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Articles on Thyroid

The Role of Thyroid in the Hormonal Cascade
Is your low thyroid really low, or is its function just blocked?

The Thyroid Manufactures

  • Thyroid Hormone (TH)

    • Thyroxine (T4)

    • Triiodothyronine (T3)

These govern metabolic rate

  • Calcitonin

    • A peptide that affects bone calcification

Many women report being diagnosed with hypothyroidism (low thyroid) after they have started estrogen supplements. They also often report weight gain, breast swelling, thinning hair, and gall bladder disease, all signs of potential estrogen dominance and progesterone deficiency, according to John R. Lee, M.D.

Dr. Lee’s advice to women who have been diagnosed with hypothyroidism and who are taking unopposed estrogen was to reduce their estrogen dose by at least 50% and use progesterone cream. Dr. Lee reported that as estrogen dose decreased and progesterone levels were restored, symptoms of hypothyroidism lessen or disappear. Often, he discovered that thyroid supplement were no longer needed by many women.

Dr. Lee saw hundreds of women who had been diagnosed with hypothyroidism and reported that he learned that “estrogen dominance can block thyroid hormone function and that progesterone promotes or normalizes hormone function. What appears to the doctor to be hypothyroidism is often merely another face of estrogen dominance.”

About the Thyroid Gland

The butterfly-shaped thyroid gland is located in the anterior neck, lies across the trachea at the base of the throat. It is the largest pure endocrine gland in the body. It produces two substances: thyroid hormone and calcitonin. Thyroid hormone produces thyroxin (T4) and a lesser amount of triiodothyronin (T3) from iodine and the amino acid tyrosine. T3 has 3 iodine atoms and T4 has four iodine atoms. Thyroid hormones affect many target cells in the body and its main function is to increase basal metabolic rate (BMR). Calcitonin lowers blood levels of calcium by slowing calcium releasing activity of osteoclasts in the bone and increasing calcium secretion by the kidney.

Low thyroid effect may cause lower body temperature, weight gain and lack of energy.

Other common hypothyroid symptoms include: dry skin/hair, brittle nails, headaches, foggy thinking, constipation, and puffy face/eyes. In many people with low thyroid the symptoms are subtle and are often not recognized.

Thyroxin (T4)

Thyroid is the Second Most Refilled Drug Prescription for Women in the United States, behind Hormone Replacement Therapy

Statistically, about 10% of the general population is hypothyroid, but about 5 times more women than men are hypothyroid. About 20% of women over age 65 are diagnosed as hypothyroid. These statistics gave Dr. Lee his clue that thyroid is connected in some way to estrogen, progesterone and the other steroid hormones.

Of the top 200 best-selling drugs in the U.S in 1996, the thyroid supplement Synthroid was number 3, and in 1998 it was number 2 (after Premarin) on the most refilled drug prescription list.

Dr. Lee believed that women diagnosed as hypothyroid often have normal T3 and T4 levels but their TSH (thyroid stimulating hormone) is high. The elevated TSH may indicate thyroid hormone deficiency, or it may indicate that something is inhibiting the function of thyroid hormone. He stated “since so many more women than men have “hypothyroidism,” it is more likely that an elevated TSH with normal range T3 and T4 in women indicates not thyroid deficiency but merely that estrogen dominance is blocking thyroid hormone function.”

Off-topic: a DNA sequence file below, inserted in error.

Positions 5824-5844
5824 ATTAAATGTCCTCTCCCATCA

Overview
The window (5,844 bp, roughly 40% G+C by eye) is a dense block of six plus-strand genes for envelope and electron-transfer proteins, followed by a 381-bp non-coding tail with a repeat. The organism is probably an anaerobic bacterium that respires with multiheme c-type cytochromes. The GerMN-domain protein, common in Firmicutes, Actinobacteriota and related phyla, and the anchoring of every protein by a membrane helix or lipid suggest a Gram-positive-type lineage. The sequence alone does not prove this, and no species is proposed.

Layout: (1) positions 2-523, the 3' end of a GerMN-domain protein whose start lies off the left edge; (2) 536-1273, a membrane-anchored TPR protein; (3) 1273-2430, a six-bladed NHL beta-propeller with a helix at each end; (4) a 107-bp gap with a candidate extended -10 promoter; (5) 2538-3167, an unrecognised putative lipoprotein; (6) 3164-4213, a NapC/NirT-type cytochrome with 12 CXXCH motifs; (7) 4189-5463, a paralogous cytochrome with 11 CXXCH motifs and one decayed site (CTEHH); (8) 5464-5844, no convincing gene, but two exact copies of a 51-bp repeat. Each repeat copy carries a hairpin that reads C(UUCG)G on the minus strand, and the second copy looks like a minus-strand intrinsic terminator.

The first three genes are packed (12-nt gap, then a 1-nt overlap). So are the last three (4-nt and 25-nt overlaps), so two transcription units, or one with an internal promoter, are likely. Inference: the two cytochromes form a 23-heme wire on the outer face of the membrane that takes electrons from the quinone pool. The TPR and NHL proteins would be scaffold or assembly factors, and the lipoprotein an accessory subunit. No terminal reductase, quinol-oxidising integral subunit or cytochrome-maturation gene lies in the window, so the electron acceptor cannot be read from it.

Progesterone and Hypothyroid Symptoms

The symptoms of progesterone deficiency and hypothyroidism can be very similar. If a woman is pre-menopausal, estrogen production is usually sufficient. In general if you are menstruating, you have adequate estrogen. In women who have regular periods, doctors may assume that, despite normal T3 and T4 levels, fatigue and low basal temperature indicate hypothyroidism. However, progesterone is anabolic and thermogenic so that a deficiency causes weight gain and low temperature. Progesterone deficiency is often the true culprit. According to Dr. Lee, some women do need a little thyroid supplementation, but the incidence is much lower than is generally thought,

Thyroid Supplements

The choices of thyroid supplements are Armour, which is group up or desiccated cow or pig thyroid (USP thyroid) or thyroxin (levothryoxine sodium), with the most common brand names of Levoxyl and Synthroid. Armour supplies T3 and T4 in approximately the ratio made by the human thyroid and this is the supplement recommended by Dr. Lee as being most natural. You might want to ask your doctor about it.

Thyroid is a prescription-only drug and your doctor should monitor your dosage and test your levels every 6 months.

Other Thyroid Blockers
(From the research of John R. Lee, M.D.)

  • Many prescription drugs can block or decrease levels of one or both thyroid hormones. The most common include prednisone, barbiturates, oral contraceptives, cholesterol-lowering drugs, heparin, phenytoin (Dilantin), propranolol, and aspirin.

  • Soy can block thyroid. Some women are eating soy products such as tofu and tempeh, taking soy protein powders, drinking soy milk, eating soy “energy” bars, and taking soy supplements for their phyto-estrogenic effect – every day! This can lead to blocked thyroid function. Soy should be eaten in moderation. Eating soy a few times a week should be plenty and the best source are fermented soy such as miso, tempeh and tofu not processed soy.

  • If you eat excessive amounts of the cruciferous vegetables such as broccoli, cauliflower, cabbage, and Brussels sprouts, you can also block thyroid function. A few times a week is plenty.